Today Governor Rick Scott and the legislature in Michigan have imposed state-appointed emergency managers in many of Michigan’s poorest and most segregated school districts—Highland Park, Muskegon Heights, Inkster, Buena Vista, and Detroit.  The emergency managers can nullify local union contracts, bring in private corporations to run entire school districts, fire teachers, radically escalate class size and even dissolve the school district and merge it with the one next door.  Neither the elected school boards, nor the superintendents who report to those school boards, nor the voters can impact what is happening.  In Pennsylvania the state-appointed School Reform Commission has been dictating to Superintendent Hite according to the wishes of those in Harrisburg who appointed the members of the Commission.  In states like Ohio and Indiana, where one political party is gerrymandered to control both the governor’s office and both houses of the legislature, one-party government is preventing democratic debate at the state level.

And in a number of large cities, mayoral governance—with the mayor’s appointed school board—has replaced the democratic form of school governance represented by an elected board of education.  We have watched as rubber-stamp school board members, serving at the pleasure of the mayor who appointed them, vote in lock-step with the mayor’s wishes.  Examples are New York City, Chicago, Cleveland, Oakland, and Providence,

Democracy as represented in local school boards is a stable form of school governance.  Instead today’s school reformers prefer disruptive change of the sort deliberative local school boards are less likely to approve—portfolio school reform, school closure, and privatization.  In her new book, Reign of Error, education historian Diane Ravitch discusses the importance of democracy as represented through elected boards of education:

“The reformers are correct when they say that elected school boards are an obstacle to radical change. They move slowly. They argue.  They listen to different points of view. They make mistakes. They are not bold and transformative. They prefer incremental change.  In short, they are a democratic forum.  They are a check and balance against concentrated power in one person or one agency… Authoritarian governments can move decisively…  They are able to make change without pondering or taking opposing views into account…  There is an arrogance to unchecked power.  There is no mechanism to vet its ideas, so it plunges forward, sometimes into disastrous schemes…  No reform idea is so compelling and so urgent that it requires the suspension of democracy.” (Reign of Error, pp. 287-288)

“A-F” School Ranking Systems—Exacerbating Racial Divisions and Inequality

Yesterday afternoon I spent five hours in Fort Wayne, Indiana at an interfaith gathering where nearly a hundred people discussed the challenges for public schools in a state that quite recently imposed a rash of corporatized, test-and-punish school reforms.  Indiana has lots of new charter schools, a huge voucher program, and a very controversial, econometric, “A through F” rating system for its schools.  The discussion heated up during a panel featuring the president of the local school board, the chair of the state senate committee on education, a member of the state board of education, the newspaper editor, a professor of urban education, a charter school principal, and the principal of a parochial school.  Fortunately a skilled moderator kept the discussion moving.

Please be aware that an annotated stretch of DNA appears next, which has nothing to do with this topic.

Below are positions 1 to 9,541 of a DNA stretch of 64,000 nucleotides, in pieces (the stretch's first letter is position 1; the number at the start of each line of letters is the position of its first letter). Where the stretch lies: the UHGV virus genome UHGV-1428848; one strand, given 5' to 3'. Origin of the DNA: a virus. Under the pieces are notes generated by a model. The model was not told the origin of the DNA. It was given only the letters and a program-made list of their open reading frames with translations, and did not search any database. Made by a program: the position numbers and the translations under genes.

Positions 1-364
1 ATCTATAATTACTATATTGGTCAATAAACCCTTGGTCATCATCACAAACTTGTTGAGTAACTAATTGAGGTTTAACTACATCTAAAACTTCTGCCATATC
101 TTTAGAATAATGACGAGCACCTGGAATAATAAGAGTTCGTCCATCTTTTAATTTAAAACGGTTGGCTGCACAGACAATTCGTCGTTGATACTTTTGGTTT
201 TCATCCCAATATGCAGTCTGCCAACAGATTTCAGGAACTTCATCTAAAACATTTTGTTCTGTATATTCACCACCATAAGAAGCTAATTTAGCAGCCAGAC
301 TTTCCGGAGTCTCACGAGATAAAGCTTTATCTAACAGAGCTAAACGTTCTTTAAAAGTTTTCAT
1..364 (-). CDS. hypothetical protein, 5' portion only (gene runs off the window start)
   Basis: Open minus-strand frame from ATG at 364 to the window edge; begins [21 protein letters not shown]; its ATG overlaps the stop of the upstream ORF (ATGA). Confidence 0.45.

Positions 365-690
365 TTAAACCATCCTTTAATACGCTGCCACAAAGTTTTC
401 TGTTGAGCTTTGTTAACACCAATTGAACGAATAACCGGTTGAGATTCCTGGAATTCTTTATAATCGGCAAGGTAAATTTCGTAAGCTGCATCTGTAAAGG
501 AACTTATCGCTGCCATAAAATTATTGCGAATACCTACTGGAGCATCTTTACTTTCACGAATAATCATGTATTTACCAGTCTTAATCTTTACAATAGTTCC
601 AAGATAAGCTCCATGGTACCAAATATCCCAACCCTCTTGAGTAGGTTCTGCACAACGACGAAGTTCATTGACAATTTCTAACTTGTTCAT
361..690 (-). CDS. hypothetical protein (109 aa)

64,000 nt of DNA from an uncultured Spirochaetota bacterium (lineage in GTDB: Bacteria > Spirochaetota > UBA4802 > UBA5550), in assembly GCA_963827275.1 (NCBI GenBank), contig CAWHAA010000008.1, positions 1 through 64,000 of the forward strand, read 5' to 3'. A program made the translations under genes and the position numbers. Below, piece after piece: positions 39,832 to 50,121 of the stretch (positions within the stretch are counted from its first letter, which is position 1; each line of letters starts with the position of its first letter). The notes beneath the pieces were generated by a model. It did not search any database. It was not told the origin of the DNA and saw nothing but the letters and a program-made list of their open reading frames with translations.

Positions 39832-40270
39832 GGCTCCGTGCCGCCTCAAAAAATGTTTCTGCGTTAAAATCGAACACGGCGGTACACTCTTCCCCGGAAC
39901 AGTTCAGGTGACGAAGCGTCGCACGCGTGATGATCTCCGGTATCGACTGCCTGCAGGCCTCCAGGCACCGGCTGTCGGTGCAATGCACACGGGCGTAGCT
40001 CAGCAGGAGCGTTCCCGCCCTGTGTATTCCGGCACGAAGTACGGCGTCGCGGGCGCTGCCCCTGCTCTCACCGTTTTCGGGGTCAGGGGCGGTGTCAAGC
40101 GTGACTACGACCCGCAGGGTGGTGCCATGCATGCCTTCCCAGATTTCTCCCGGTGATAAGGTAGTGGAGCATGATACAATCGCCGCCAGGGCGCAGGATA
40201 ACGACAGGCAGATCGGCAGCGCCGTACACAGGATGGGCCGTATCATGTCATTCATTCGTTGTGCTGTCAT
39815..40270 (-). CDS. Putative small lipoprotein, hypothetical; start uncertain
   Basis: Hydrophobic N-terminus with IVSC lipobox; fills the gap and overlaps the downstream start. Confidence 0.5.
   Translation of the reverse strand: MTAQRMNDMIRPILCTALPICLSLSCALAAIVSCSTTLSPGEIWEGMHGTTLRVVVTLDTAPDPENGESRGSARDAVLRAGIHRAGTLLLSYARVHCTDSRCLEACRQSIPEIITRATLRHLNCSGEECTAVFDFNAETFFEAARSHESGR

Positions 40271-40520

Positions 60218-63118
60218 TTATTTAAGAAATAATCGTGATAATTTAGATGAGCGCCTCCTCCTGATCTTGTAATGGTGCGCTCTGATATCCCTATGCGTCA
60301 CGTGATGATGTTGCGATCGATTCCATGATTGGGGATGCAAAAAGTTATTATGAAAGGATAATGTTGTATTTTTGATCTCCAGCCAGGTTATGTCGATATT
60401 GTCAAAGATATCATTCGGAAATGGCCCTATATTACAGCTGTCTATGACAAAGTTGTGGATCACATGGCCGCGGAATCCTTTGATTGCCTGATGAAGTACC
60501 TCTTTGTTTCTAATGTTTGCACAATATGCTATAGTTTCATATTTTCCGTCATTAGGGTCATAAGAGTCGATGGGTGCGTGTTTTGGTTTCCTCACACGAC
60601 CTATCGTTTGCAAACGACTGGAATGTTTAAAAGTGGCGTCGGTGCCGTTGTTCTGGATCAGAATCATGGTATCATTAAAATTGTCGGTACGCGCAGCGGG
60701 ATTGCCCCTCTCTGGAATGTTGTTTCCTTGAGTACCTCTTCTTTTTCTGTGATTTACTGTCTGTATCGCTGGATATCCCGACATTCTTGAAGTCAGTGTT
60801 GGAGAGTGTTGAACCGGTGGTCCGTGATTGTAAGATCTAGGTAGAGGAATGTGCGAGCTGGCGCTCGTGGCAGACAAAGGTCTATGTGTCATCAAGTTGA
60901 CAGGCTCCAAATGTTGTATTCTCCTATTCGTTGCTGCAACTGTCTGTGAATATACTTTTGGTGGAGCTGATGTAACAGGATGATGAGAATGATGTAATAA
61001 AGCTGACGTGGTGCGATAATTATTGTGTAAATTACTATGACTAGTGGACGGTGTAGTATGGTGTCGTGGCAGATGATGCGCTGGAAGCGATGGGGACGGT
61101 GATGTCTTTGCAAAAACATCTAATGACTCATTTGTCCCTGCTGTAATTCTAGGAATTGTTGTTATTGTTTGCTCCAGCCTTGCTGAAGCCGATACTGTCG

The president of the Fort Wayne Board of Education bluntly explained how all these changes have affected particular neighborhood schools. He explained why the Fort Wayne Board of Education has refused to implement the “A through F” school rating system and wondered how the state could have imposed such a system that ruins the reputation of certain schools and neighborhoods by reinforcing racial and economic stereotyping and segregation.

It is in the context of the Fort Wayne school board president’s remarks that I have been reading Division Street, U.S.A., Robert J. Sampson’s  fine article in this morning’s New York Times.  Sampson explores the role of “the neighborhood as a consolidating feature of American inequality.”  “We don’t talk much about ‘the wrong side of the tracks’ in public anymore, but the distinction between one place and another is implicitly understood and often explicitly specified.  That location matters greatly for housing values, for example, is taken for granted.  Less appreciated is the persistence of neighborhood inequality and its extensive reach into multiple aspects of everyday life.”

Sampson’s statistics are stunning, even though they describe situations we pass by every day.  A third of African American children are being raised in high-poverty neighborhoods while only 1 percent of white children are being raised in extremely poor neighborhoods.  “I was taken aback to learn,” writes Sampson, ” that the highest incarceration rate among African-American communities in Chicago was over 40 times higher than the highest ranked white community.  This is a staggering difference of kind, not degree.  And it does not go unnoticed, even by children.”  Sampson presents data to show how being raised in an area where poverty is concentrated diminishes academic achievement. If you are born in a very poor neighborhood, it is hard to get out: “almost 70 percent of black adolescents raised in concentrated poverty areas remain there as adults.”